Historic Hood River
While I found this in a completely different collection, this image is the setup to another fruit picking image we saw earlier. This one is from the Benjamin Gifford album prepared for the Commercial Club, but it also appears in a series in the A. I. Mason Liberty Home Orchard album. The Mason album has several different views of the same event. They moved the “bridge” around to a few different spots for effect.
It adds to my appreciation of these images to know they spent some time thinking about how to make a dramatic image, then constructing a bridge of ladders and getting everyone in place for the photographer, presumably Mr. Gifford. This says to me they were proud of what they were doing and wanted to share it.
Jeffrey W Bryant
I can't imagine picking fruit using a bridge of ladders. Thank goodness for the Tallman aluminum ladders, made in Hood River. I use mine every year.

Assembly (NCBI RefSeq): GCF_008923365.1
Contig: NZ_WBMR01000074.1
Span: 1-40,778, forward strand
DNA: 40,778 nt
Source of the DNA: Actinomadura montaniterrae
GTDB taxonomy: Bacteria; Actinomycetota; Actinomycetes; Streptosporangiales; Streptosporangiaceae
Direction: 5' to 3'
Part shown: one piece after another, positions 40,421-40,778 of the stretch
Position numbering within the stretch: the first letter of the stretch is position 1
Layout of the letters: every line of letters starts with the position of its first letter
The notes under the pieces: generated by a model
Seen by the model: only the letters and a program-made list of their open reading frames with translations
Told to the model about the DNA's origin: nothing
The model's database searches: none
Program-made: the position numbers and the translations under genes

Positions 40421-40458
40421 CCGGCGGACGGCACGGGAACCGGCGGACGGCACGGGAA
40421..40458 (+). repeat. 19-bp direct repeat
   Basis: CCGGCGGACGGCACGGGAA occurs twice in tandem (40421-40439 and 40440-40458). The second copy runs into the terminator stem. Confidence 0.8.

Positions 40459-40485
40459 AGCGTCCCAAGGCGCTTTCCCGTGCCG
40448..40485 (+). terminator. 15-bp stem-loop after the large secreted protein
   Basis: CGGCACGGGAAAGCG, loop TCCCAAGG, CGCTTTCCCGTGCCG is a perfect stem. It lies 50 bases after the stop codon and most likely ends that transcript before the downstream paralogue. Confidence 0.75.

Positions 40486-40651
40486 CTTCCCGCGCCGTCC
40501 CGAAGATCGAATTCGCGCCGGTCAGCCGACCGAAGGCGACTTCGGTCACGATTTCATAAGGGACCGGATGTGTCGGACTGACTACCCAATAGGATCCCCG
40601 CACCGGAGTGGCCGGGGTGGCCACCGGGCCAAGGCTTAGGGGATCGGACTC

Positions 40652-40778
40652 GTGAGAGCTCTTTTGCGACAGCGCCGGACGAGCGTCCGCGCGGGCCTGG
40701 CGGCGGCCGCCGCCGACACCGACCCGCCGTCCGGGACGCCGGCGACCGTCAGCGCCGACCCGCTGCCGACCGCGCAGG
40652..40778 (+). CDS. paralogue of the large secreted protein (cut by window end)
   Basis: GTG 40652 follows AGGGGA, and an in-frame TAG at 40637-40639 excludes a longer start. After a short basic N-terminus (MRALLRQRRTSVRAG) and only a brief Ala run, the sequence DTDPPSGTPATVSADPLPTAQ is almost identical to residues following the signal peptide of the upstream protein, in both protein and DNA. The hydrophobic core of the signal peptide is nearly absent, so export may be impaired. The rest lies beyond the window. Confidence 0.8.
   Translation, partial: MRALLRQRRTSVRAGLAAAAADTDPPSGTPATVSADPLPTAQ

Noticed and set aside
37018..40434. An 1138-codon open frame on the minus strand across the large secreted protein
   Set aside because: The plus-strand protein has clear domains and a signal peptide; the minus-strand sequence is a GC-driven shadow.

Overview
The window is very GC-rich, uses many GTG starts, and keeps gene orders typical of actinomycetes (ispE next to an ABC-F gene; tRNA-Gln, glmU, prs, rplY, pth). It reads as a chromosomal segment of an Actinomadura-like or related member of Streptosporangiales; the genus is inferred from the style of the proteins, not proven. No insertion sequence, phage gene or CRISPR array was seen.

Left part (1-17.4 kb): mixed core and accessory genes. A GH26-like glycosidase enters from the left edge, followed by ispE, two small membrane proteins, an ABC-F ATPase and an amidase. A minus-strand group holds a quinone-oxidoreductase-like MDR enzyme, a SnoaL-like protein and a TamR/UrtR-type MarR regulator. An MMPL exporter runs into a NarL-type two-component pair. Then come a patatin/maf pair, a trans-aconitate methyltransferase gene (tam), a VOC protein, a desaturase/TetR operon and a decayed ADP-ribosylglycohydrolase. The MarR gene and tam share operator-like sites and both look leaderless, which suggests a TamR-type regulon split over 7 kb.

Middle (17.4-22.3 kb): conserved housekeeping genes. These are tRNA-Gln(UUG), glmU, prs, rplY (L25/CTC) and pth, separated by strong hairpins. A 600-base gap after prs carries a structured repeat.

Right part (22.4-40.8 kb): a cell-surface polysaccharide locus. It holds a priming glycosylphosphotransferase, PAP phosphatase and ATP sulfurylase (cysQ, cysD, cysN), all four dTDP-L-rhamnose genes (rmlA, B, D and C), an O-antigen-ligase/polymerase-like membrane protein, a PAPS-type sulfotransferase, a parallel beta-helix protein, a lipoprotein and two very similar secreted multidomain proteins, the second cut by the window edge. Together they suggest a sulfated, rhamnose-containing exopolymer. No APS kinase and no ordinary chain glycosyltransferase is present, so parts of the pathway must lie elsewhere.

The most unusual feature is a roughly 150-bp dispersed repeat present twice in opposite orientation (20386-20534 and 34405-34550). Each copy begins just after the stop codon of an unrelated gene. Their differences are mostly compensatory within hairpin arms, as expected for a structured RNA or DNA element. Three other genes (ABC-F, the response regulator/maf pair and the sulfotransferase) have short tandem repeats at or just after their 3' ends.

I don't normally stand on 15 foot ladders, but when I do, I ensure that they're precariously balanced in a terrifying pyramid of death.
Yes, it looks very sketchy but photos like this remind me these are real people who were playful, adventurous, or even silly. One of the following photos has a dog on the bridge. I believe that is Floyd Mason setting up the tripod.
Not to put a damper on an interesting and fun photo, but it is a bit of orchard history.
A lady from a pioneer family in my area was picking apples in an orchard in the Yakima Valley. She fell, broke her leg and died from tetanus.